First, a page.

Perovskite/Hybrid Solar Cells and Luminescent Materials

Solar energy is by far the largest potential source of renewable energy, the development of which becomes ever more pressing with increasing demand for clean sustainable energy. Photovoltaics, converting light to electricity, is mainly achieved at present with silicon solar cells and also some thin film technologies such as Cadmium Telluride (CdTe). Our research is on the next generation of emerging photovoltaics that can be printed from solution, which offers the possibility for very low-cost, light-weight, flexible, coloured, semi-transparent and portable solar cells. At present however, these don't match the efficiency and long-term stability of Silicon or CdTe solar cells. Research is therefore still needed to realise their full potential and open up new markets and applications not addressed by the current technologies. In this context, our work is mainly on perovskite and dye-sensitised solar cells as outlined below.

Dye-sensitized solar cells

Figure 1 Possible scaled up dye-sensitised solar cell modules fabricated in other labs (left), a commonly used standard dye N719 (right).

Perovskite Solar Cells have emerged in the last few years as an exciting new type of photovoltaic that uniquely combines high efficiency with the ability to be printed from solution. This has led to a huge world-wide interest in the field and rapid progress towards commercialisation. Our focus is on new conducting materials (hole-transport materials and electron-transport materials) designed for these cells to help improve efficiency and stability while also reducing cost of the materials. We are also working on new light absorbing materials to broaden the possibilities for future cell design.

Dye-sensitised Solar Cells are based on attachment of a coloured dye to a mesoporous metal oxide such as TiO2. This allows the low-cost, non-toxic, stable semiconductor TiO2 to absorb and use visible sunlight. These cells are being commercialised by several companies, however further improvement in efficiency and stability is still sought to open up wider applications. We work on the design, synthesis and characterisation of new dyes to allow construction of solar cells with better light-harvesting and stability, and also on new conducting (hole-transport) materials for better cell stability.

In both of the above areas, we characterise new molecules and materials using techniques including electrochemistry, absorption and emission spectroscopy, spectroelectrochemistry, computational methods, X-ray diffraction and scanning microscopies. We then use the materials to prepare perovskite and dye-sensitised solar cells in our lab and characterise these using standard techniques such as current-voltage measurement and impedance spectroscopy. We collaborate with physicists and engineers in the UK and internationally for further detailed device characterisation and testing where appropriate.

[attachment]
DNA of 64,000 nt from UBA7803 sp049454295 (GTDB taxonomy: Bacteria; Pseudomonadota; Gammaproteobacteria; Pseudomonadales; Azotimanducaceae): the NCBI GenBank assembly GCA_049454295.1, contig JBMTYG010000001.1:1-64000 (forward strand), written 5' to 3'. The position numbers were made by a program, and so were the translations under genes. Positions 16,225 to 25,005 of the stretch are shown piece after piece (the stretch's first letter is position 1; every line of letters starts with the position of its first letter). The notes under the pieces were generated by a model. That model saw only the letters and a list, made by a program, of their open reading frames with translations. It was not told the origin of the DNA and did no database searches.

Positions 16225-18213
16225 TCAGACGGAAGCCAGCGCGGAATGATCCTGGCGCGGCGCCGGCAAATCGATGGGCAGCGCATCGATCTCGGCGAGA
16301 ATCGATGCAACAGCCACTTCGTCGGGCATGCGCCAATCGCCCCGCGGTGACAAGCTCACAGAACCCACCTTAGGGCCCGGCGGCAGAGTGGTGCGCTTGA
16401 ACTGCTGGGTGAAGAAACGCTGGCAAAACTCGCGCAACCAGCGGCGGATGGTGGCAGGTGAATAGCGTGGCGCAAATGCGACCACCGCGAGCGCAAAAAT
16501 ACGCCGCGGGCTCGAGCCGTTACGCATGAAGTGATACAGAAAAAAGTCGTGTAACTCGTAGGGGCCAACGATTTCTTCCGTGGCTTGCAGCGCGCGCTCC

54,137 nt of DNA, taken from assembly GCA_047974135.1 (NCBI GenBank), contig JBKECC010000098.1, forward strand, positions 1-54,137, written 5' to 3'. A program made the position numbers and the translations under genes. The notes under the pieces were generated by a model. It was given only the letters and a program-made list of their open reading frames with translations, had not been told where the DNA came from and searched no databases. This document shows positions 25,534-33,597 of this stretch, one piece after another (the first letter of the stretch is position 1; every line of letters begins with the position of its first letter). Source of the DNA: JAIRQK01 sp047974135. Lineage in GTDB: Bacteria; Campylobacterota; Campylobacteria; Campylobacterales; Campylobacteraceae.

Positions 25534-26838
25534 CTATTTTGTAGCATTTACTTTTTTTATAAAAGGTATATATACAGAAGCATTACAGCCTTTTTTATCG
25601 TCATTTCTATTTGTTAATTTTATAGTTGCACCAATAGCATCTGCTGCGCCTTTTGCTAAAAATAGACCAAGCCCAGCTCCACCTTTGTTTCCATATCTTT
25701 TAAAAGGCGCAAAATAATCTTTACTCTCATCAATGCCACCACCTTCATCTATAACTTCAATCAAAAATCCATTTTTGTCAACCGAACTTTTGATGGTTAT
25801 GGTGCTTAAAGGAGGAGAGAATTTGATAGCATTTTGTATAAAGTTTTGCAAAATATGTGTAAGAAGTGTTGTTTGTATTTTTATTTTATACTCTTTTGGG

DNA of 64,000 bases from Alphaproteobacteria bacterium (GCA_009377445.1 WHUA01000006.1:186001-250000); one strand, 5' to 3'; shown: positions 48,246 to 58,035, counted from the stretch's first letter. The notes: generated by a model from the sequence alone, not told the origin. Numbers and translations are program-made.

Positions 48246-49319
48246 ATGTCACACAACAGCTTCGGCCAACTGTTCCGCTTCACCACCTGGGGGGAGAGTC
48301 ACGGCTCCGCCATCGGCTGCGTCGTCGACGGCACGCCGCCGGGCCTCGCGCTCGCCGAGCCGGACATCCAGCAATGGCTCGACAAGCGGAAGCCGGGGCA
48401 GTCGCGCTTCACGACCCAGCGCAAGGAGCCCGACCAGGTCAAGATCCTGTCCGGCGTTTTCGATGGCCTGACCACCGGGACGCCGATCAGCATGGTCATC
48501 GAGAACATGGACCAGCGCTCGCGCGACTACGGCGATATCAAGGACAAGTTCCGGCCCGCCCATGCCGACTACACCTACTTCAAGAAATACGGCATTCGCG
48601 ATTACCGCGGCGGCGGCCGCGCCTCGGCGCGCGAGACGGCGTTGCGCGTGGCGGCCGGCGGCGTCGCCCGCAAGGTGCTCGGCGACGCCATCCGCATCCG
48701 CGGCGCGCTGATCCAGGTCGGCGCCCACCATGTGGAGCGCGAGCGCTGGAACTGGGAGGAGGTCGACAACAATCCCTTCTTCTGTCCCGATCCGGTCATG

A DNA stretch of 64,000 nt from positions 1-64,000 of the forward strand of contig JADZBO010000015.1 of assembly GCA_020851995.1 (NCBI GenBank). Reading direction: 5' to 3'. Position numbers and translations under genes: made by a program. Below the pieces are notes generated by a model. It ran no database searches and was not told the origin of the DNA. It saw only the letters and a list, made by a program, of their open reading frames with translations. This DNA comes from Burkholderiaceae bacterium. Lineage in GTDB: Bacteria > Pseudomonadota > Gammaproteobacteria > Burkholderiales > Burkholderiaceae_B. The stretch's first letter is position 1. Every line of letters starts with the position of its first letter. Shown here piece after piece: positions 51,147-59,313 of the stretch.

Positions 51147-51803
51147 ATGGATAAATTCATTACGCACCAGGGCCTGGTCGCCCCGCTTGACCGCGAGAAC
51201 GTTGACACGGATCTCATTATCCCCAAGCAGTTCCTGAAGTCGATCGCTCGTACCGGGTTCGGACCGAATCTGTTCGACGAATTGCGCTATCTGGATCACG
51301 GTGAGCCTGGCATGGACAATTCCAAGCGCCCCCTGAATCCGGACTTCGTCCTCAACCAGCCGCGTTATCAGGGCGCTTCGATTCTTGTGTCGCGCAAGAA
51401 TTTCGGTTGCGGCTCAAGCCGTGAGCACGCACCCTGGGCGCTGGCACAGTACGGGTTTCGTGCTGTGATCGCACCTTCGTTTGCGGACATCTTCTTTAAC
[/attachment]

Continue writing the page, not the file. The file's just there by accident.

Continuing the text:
We also study Luminescent Materials to manipulate the solar spectrum before it reaches a solar cell, to improve the efficiency or open up new application possibilities for solar energy.

A luminescent solar concentrator (LSC) comprises a thin plastic sheet embedded with fluorescent dyes. The dyes absorb incoming sunlight and re-emit light at a longer wavelength. The re-emitted light is mostly trapped in the sheet by total internal reflection and is guided to the edges of the sheet. This allows solar cells, typically based on silicon, to be placed around the edge of the sheet, greatly reducing the total surface area required and effectively replacing these with a cheap plastic sheet. This approach can also be used for semi-transparent solar windows with a range of different colours. The figure below shows the emission of light from the edge of a PMMA sheet containing an emissive dye prepared in our lab. 
Luminescent downshifting (LDS) involves similar plastic sheets positioned across the front of the Si solar cell. In this case, incoming UV light is absorbed and re-emitted in the visible. The solar cell is much more responsive to visible light and so the efficiency is increased.

    Luminescent downshifting mechanism

Lanthanide complexes can absorb light through the presence of chromophoric ligands. The excited ligand can then transfer energy to the lanthanide ion, which in turn emits light of characteristic frequency according to the lanthanide used. We are studying Europium complexes, emitting around 610 nm, for luminescent downshifting and Yb complexes, emitting around 980 nm, for luminescent solar concentrators. We characterise the molecules and materials using absorption and emission spectroscopy, X-ray diffraction and computational methods.

Emission from an Eu complex at 610nm

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